If you are running a company that’s trying to sell something or service particularly and you’re going to use the prestige of this book to be able to say, “Look at me. I’m the only consultant you’re considering that’s been mentioned twice in the Wall Street Journal and twice in Forbes because I did a book and I got publicity and it got me there,” then that marketing is a smart investment. If it’s the story of your grandmother’s journey, then probably you don’t want to invest anything in publicity because it’s not going to sell anyway. There’s this fine line there.
The basics are you have to have a website and you have to have something going on. You have to be reaching out to the public some way other than just on a blog. Here’s the trick. You have to get the public to engage. Just like building funnels and many other people you’ve interviewed on this incredibly successful podcast, a lot of your other speakers talk about, “How do you build a funnel? How do you get people engaged? How do you get those first thousand customers? What do you need to do?” If nobody’s listening to you and you’re sure that your book is going to be great, no one else is likely to believe you. If you can show 100, 1,000, or 20,000 people are engaging, however that works best for you, the further you can go.
One of the things I do as a consultant is I help high-level people with great book ideas understand where their strengths are, where they want to delegate, and what they need to do because it’s not one size fits all. If I have a client who doesn’t want to go out and speak because he’s retired, he’s got a brilliant book and a CEO of a multinational company and he doesn’t even want to do anything but sit in his home office and consult people. We’re building the platform around his personal desires and that will cause publishers who say, “He’s getting $45,000 for three months of consulting.”
He’s getting it consistently for companies that have lots of employees and will buy the book for their employees to read. This is a way to get the publisher interested. Another woman I’m dealing with isn’t in the US and she’s got a generic self-help subject. I’m consulting her on building the platform that appeals to the masses, primarily women because that’s her market. It depends. It could be getting radio, starting a podcast, and getting on podcasts. It could include any number of things that show that people are responding to you and that you’re not writing in some ivory tower somewhere.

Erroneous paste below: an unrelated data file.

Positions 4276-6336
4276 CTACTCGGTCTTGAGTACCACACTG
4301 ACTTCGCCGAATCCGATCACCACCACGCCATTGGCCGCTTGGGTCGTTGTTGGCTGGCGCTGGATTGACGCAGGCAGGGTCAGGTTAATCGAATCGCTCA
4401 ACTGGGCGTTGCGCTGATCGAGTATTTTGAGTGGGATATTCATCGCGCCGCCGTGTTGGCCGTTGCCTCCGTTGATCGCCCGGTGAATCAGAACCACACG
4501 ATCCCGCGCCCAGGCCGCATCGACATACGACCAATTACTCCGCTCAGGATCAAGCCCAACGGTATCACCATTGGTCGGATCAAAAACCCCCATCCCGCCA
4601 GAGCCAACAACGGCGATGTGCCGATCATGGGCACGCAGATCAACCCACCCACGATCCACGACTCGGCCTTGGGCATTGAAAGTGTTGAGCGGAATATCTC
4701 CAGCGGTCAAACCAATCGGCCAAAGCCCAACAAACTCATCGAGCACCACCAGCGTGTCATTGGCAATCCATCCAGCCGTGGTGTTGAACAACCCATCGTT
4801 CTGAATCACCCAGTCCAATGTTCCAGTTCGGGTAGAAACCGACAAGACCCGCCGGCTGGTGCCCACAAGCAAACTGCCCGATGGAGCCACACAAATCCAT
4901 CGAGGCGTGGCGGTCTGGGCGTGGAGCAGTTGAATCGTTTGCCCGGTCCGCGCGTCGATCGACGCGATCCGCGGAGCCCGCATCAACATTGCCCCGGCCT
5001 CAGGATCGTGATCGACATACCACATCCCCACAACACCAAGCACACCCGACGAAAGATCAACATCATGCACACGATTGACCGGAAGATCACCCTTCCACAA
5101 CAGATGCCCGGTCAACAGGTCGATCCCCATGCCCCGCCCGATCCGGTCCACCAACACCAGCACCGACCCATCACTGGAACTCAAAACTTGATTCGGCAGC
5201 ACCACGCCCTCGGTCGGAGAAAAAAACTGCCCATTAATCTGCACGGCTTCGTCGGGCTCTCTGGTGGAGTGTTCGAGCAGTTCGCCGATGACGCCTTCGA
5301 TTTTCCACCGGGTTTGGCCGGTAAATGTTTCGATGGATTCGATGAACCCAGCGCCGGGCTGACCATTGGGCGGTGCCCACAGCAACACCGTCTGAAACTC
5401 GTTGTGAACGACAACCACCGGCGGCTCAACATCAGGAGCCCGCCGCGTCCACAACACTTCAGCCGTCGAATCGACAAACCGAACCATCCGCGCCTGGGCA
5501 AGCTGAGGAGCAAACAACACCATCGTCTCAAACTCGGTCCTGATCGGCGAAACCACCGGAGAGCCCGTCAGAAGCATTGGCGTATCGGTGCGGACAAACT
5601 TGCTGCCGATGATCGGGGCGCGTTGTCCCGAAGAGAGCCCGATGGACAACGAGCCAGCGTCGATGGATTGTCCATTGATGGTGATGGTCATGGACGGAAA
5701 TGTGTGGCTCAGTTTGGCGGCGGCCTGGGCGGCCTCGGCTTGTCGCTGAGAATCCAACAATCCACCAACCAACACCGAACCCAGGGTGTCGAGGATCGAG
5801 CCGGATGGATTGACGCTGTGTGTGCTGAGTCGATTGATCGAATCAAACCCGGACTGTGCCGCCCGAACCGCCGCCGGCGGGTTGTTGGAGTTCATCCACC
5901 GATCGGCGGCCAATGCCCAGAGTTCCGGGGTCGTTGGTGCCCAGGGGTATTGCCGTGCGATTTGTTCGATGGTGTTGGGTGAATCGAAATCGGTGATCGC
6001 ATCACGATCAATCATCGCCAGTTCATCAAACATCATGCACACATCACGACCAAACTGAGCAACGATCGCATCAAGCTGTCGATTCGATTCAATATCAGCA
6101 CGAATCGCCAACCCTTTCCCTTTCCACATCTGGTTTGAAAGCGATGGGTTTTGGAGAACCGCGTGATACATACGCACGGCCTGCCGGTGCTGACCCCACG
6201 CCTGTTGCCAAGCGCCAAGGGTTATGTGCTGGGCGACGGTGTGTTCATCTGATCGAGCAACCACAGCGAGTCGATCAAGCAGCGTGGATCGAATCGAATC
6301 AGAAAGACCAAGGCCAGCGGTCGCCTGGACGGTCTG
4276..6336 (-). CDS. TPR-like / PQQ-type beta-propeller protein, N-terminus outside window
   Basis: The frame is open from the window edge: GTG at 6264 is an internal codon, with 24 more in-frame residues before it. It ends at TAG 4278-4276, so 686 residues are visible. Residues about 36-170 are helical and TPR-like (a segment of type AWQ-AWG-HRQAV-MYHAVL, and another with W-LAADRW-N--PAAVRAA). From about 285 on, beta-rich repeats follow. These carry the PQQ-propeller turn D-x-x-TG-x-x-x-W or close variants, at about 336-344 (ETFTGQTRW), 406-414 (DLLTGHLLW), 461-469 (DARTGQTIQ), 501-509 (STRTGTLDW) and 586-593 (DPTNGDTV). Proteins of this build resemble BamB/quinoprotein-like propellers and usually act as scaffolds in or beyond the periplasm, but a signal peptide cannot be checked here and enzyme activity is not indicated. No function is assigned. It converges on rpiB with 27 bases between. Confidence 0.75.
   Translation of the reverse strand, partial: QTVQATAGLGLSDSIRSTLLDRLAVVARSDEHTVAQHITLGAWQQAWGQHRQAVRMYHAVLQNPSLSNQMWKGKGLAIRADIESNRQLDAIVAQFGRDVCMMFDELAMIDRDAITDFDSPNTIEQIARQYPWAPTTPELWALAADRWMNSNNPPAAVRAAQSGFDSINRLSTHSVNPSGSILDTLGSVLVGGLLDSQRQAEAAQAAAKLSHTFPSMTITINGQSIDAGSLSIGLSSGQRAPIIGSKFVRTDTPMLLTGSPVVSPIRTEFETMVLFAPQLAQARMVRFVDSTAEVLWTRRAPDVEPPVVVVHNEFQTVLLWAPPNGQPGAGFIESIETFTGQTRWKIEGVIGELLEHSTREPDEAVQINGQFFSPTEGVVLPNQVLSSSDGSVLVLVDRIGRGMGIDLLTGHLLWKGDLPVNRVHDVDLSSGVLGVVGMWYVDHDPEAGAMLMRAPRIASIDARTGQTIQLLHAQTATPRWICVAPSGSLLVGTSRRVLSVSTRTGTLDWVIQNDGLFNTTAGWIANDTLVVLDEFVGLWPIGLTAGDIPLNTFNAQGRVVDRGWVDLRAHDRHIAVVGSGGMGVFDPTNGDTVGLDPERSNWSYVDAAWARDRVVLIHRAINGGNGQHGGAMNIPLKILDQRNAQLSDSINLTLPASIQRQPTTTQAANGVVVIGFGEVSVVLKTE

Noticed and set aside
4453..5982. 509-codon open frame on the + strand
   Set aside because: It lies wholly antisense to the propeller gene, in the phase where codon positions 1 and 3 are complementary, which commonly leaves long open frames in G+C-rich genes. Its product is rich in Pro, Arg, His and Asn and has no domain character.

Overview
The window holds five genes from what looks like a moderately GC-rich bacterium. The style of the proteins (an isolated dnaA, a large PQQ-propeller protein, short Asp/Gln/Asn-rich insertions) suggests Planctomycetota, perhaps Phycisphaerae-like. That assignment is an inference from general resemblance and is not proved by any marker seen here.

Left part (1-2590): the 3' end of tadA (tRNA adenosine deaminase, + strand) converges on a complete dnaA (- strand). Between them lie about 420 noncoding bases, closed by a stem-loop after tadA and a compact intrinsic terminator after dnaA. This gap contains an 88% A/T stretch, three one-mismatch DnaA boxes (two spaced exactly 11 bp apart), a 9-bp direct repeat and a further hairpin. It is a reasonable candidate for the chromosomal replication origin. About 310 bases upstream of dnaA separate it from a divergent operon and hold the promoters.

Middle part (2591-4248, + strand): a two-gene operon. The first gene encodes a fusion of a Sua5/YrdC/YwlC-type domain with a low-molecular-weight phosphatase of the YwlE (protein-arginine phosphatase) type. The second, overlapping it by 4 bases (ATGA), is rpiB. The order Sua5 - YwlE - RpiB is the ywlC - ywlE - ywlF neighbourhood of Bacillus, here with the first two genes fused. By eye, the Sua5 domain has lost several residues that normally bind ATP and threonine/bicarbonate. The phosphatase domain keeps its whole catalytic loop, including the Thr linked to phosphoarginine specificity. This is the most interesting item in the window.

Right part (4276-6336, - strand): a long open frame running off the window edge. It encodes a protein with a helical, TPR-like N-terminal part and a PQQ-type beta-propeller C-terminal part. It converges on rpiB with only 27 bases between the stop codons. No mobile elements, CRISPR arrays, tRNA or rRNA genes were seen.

Wendy, you’ve been through this journey many different times with many different people. Once somebody publishes the book and the first year goes by, and whatever that first-year sales are. It’s water down the drain at that point, the time has passed, and the year is over. How does that author make money in years 2, 3 and 4?You have to be reaching out to the public some way other than just on a blog. Click To Tweet
Mitch, that is insightful. There are many ways to make money in years 2, 3, 4 and 20. That’s brilliant. I love it. One of the things is often when a book has come out in the United States, the publisher has not sold out all the secondary rights or ancillary rights or things like audio, sponsorship, or foreign rights sales, where your book is translated into check and simplified Chinese and Japanese or whatever. All those rights are usually still resting in the property. At the end of the year, I can go back to the publisher and go, “You didn’t sell the first rights. Let me have the rest of them and let me clean them up.”
There are also opportunities to get sponsorship and become the spokesperson if you want that kind of job. There are ways to turn it into being a speaker. There are many fun ways to resurrect a book published or self-published that’s already been out for a while and burned off the cream. That’s a mixed metaphor, but you get the idea. There are many ways and it’s exciting to be able to take a book that’s been out for a while and show the author based on what they want, their objectives, and their personality, how to fix it. It can start to become a revenue generator that will far exceed the 10% or 15% off the list price you ever will get from a publisher.
I tell clients, “Two speeches, five speeches, you’ll make more money than you ever will from the book advance itself.” A midlist business book, which is what most of them are, or a midlist self-help book is unlikely to earn pass or what we call earn out the advance. It means if they gave you $25,000 or $50,000 upfront, it’s unlikely that you’re going to get more than that at your 10% or 15% or whatever it turns out to be royalty on the book itself. You’re getting $2 or something. This is a great question because it’s such an easy process to take a book, rethink it, and start to turn it into money. You can teach online courses. There are many ways.
When you publish this book, are you also giving away or trading off the rights to all of the content inside the book verbatim? Is it the concepts inside the book?